6. The IRS is going to be "in charge" of "a huge national database" on health care that will include Americans’ "personal, intimate, most close-to-the-vest-secrets." Pants on Fire.
-- U.S. Rep. Michele Bachmann (R-Minn.), May 15, 2013, in an interview on Fox News
The Internal Revenue Service does have a role to play as part of the health care law, but it’s not the role suggested here. If you buy insurance on the marketplace and you get a subsidy, officials will check tax records to make sure you qualify, our national colleagues determined. That communication with the IRS happens via a data hub that’s also connected to the U.S. Department of Health and Human Services. It’s important to note, though, that the hub isn’t a database. The IRS isn’t running it. And it doesn’t include "intimate" health data. The hub is for signing up for health insurance, not for storing medical records.
7. Wisconsin didn’t lose any money in rejecting an expansion of Medicaid under Obamacare. Mostly False.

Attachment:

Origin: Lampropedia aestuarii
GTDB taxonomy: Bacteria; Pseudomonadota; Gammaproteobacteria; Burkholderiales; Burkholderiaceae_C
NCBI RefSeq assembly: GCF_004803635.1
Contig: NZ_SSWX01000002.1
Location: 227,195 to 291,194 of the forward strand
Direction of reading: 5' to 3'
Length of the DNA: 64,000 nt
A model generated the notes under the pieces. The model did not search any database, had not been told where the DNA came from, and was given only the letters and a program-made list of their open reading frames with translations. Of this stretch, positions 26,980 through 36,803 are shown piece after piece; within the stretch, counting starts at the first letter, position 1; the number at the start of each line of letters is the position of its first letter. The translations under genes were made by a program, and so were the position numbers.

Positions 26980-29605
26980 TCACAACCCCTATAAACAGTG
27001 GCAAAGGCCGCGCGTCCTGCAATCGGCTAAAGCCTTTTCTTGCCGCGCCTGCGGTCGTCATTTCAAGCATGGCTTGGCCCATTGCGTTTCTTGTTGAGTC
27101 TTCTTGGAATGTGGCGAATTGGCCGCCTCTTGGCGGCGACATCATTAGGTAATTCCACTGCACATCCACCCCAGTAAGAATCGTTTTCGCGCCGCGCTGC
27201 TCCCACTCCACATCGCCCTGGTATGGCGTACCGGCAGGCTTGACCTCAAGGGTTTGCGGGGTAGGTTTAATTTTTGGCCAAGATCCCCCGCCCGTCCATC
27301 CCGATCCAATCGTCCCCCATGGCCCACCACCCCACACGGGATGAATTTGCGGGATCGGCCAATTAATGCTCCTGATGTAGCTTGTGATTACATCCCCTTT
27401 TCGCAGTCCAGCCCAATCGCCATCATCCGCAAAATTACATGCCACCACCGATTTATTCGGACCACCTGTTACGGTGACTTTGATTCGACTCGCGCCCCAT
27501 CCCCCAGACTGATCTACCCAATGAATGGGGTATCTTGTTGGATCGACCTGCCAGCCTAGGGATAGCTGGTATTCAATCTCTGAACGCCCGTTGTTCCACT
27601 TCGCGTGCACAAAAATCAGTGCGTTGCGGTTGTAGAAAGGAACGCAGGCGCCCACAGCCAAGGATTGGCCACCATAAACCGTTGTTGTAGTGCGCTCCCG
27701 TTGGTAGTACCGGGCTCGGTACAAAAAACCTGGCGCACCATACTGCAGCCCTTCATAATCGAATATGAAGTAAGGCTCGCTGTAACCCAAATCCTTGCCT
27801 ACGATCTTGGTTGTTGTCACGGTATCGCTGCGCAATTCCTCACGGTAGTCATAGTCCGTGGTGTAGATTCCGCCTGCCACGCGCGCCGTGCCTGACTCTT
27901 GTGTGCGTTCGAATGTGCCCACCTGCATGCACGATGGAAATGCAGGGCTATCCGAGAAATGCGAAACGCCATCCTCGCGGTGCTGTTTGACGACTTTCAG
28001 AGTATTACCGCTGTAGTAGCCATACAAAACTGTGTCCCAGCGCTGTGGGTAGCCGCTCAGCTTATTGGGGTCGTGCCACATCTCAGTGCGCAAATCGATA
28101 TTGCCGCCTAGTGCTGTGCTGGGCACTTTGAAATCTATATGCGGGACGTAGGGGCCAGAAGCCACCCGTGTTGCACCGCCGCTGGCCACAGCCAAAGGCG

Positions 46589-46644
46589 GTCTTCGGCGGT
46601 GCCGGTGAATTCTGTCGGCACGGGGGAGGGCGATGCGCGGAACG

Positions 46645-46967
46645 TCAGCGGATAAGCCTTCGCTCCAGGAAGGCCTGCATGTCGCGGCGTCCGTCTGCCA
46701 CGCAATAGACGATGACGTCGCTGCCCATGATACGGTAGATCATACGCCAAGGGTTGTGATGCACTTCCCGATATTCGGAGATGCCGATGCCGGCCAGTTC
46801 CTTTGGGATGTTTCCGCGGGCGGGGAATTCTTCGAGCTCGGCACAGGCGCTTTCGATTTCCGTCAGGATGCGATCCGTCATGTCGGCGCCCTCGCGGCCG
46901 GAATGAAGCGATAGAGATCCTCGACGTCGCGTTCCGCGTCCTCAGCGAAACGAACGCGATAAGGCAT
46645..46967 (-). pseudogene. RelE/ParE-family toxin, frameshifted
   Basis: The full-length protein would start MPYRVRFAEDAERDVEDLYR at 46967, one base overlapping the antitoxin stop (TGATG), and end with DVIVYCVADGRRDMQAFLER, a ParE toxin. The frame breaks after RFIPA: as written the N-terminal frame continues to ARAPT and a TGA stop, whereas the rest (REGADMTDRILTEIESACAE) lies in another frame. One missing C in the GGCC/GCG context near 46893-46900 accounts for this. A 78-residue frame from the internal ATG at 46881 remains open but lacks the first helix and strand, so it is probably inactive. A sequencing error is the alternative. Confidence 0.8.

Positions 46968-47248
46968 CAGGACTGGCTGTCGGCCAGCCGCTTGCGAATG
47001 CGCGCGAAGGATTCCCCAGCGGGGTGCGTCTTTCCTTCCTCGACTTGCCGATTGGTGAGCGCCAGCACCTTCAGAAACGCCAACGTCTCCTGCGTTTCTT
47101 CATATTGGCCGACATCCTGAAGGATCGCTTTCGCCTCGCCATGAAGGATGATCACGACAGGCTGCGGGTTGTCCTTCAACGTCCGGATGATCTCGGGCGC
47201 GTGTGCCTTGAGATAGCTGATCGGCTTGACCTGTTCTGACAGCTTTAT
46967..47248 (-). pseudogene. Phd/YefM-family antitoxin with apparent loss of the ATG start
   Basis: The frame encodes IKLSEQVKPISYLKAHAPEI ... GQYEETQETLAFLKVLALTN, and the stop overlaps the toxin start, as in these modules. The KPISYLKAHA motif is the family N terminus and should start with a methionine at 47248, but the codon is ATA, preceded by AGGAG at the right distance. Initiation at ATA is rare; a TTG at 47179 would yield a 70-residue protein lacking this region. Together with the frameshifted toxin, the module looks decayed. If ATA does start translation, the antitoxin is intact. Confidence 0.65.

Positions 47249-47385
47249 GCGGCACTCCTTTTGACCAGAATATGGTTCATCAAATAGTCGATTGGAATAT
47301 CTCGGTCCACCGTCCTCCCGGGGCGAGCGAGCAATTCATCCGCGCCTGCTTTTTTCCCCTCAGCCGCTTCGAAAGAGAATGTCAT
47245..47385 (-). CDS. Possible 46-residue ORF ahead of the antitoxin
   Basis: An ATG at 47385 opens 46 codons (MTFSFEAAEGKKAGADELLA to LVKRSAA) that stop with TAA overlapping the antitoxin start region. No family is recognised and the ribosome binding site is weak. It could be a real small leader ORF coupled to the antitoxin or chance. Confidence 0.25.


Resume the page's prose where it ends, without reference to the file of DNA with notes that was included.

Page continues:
-- Wisconsin Secretary of Health Services Kitty Rhoades, June 6, 2013, in a speech
Rhoades said Wisconsin is "not walking away from a dime" in federal funds by rejecting a Medicaid expansion under Obamacare. There was an element of truth in her claim, in that under Gov. Scott Walker's alternative plan, some level of federal funds will flow to Wisconsin insurers and health care providers based on the number of people who choose to buy health insurance through Obamacare exchanges. But we found that the criticism of Walker’s rejection of the expansion focused on the impact on state government -- $119 million just in the next two years, a figure Rhoades didn’t dispute.
8. Under Obamacare, people who "have a doctor they’ve been seeing for the last 15 or 20 years, they won’t be able to keep going to that doctor." Mostly False.
-- U.S. Sen. Marco Rubio (R-Fla.), July 31, 2013, in a Fox News interview